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PostPosted: 2018/08/21, 09:11 
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SirePi wrote:
There is not a right or wrong way to do it, as with many other things, it pretty much depends on your own preference.
Personally, if it's an object that provides engine-related behavior (i.e. implements any of the ICmpInterfaces), then it's a Component; if it's something that multiple objects or entities reference, and does not require ICmpInterfaces, then probably it's modeled as a static object, or at the very least accessed through a game-wide singleton. In all other cases it's a simple object.

That's pretty much how I was thinking it. It feels pretty straight forward that when ICmpUpdatable is needed, it's a component. But when ICmpInitializable could be used, often it feels easier to just make it so that some active component calls the methods of that said class, instead of using the ICmpInitializable. Maybe a good way to learn this would be that first I make extensive use of Components ( make pretty much everything a component) and start dropping the components if it seems it won't make sense for the said class to be a component?

SirePi wrote:
why not use an enum? the small size of an int (or even just a byte, really) with the full expressiveness of a string

I must look into that, I guess that's the best solution. But generally, how important it is to make the objects as small as possible? Let's say the map size is between 100x100 and 1000x1000 and basically all of those tiles would contain X amount of characters ( some of which are very simple, like the bear example and some more complex)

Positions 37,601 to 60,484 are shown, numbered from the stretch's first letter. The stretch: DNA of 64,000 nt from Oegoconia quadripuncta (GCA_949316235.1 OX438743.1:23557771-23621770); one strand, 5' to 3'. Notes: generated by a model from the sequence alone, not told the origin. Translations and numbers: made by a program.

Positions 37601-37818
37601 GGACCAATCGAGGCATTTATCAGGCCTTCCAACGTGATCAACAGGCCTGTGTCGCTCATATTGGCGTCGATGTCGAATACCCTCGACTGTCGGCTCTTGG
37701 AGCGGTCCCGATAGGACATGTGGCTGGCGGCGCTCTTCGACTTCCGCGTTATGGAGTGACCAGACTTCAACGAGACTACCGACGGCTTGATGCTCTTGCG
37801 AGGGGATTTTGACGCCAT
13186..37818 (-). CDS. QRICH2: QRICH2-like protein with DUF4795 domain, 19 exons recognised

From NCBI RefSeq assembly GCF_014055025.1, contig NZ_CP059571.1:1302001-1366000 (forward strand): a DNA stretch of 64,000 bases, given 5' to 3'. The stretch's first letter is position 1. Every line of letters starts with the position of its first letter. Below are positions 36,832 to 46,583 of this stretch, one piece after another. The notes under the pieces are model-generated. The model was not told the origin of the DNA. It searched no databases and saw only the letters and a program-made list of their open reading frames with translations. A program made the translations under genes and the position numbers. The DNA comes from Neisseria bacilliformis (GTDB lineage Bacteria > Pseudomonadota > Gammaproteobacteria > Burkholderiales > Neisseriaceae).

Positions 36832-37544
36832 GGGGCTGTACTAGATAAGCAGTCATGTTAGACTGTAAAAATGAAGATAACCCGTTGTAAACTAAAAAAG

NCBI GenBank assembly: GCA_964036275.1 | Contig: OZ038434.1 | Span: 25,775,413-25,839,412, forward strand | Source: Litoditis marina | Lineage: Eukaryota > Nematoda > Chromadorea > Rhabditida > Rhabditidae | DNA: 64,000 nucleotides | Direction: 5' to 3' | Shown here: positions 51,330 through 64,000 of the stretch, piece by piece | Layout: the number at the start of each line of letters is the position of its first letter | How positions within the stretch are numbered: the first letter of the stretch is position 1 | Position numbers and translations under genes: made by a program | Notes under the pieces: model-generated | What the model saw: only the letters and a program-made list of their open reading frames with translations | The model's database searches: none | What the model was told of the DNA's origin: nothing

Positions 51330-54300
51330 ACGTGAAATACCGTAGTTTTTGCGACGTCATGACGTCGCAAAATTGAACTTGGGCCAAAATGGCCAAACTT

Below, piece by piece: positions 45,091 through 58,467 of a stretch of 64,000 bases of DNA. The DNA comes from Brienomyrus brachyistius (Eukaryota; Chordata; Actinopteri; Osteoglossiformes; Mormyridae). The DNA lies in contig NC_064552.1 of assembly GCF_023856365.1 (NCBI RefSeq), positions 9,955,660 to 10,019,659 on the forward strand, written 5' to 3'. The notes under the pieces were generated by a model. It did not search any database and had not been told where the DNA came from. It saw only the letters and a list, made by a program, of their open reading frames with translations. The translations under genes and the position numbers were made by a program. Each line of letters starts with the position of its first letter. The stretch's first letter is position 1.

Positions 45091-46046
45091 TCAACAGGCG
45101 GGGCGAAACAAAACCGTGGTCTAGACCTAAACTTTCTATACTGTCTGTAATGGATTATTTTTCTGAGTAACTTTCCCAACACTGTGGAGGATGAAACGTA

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PostPosted: 2018/08/21, 18:35 
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StrigoiTyrannus wrote:
But generally, how important it is to make the objects as small as possible? Let's say the map size is between 100x100 and 1000x1000 and basically all of those tiles would contain X amount of characters ( some of which are very simple, like the bear example and some more complex)


Smaller is always better, but usually you don't need to worry about that at all. If you want to get an idea of how much memory you need, just sum up the field sizes of your data to get a rough estimate. Let's say you express a single cell as follows:

Code:
public struct CellInfo
{
    public float SomeValue;
    public int SomethingElse;
    public Vector3 SomeVector;
    public bool SomeFlag;
    public Foo SomeReference;
}


A float is 4 bytes, an int is 4 bytes. A Vector3 consists of three floats, so it's 12 bytes. A bool is just one byte, but let's assume it's 4 for padding reasons. Foo is a class, and references are 4 or 8 bytes depending on architecture, but let's go with 8. The entire struct is now 4 + 4 + 12 + 4 + 8 = 32 bytes. Now let's say you put it in a Grid<CellInfo> that's 1000x1000, so you'll get 1000 * 1000 * 32 bytes of data, which is about 30 MB. Still pretty okay, considering 1000x1000 is a really huge map.

Another thing to consider: If you say a tile contains characters, that doesn't mean you have to model your tiles in a way that they actually have a list of charactes in them - lists can get costly when you have 1000x1000 of them, and most of them will probably be empty almost all the time. Just put your characters or groups somewhere else, and let each of them point to the cell they're in right now with a Point2 or similar. Same effect, much more efficient!

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